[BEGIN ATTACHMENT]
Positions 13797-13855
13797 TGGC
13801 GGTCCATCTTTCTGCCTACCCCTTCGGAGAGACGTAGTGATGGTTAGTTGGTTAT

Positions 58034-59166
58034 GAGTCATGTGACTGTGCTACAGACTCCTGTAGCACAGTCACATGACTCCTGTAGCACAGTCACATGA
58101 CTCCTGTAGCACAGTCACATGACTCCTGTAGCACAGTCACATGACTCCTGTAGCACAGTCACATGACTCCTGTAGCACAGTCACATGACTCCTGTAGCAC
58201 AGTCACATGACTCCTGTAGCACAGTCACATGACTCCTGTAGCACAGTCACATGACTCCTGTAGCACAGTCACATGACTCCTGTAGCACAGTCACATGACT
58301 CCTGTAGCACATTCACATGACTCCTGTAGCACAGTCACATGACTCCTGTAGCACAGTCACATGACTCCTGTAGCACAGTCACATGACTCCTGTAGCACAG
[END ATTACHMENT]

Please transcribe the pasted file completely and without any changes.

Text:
Positions 13797-13855
13797 TGGC
13801 GGTCCATCTTTCTGCCTACCCCTTCGGAGAGACGTAGTGATGGTTAGTTGGTTAT

Positions 58034-59166
58034 GAGTCATGTGACTGTGCTACAGACTCCTGTAGCACAGTCACATGACTCCTGTAGCACAGTCACATGA
58101 CTCCTGTAGCACAGTCACATGACTCCTGTAGCACAGTCACATGACTCCTGTAGCACAGTCACATGACTCCTGTAGCACAGTCACATGACTCCTGTAGCAC
58201 AGTCACATGACTCCTGTAGCACAGTCACATGACTCCTGTAGCACAGTCACATGACTCCTGTAGCACAGTCACATGACTCCTGTAGCACAGTCACATGACT
58301 CCTGTAGCACATTCACATGACTCCTGTAGCACAGTCACATGACTCCTGTAGCACAGTCACATGACTCCTGTAGCACAGTCACATGACTCCTGTAGCACAG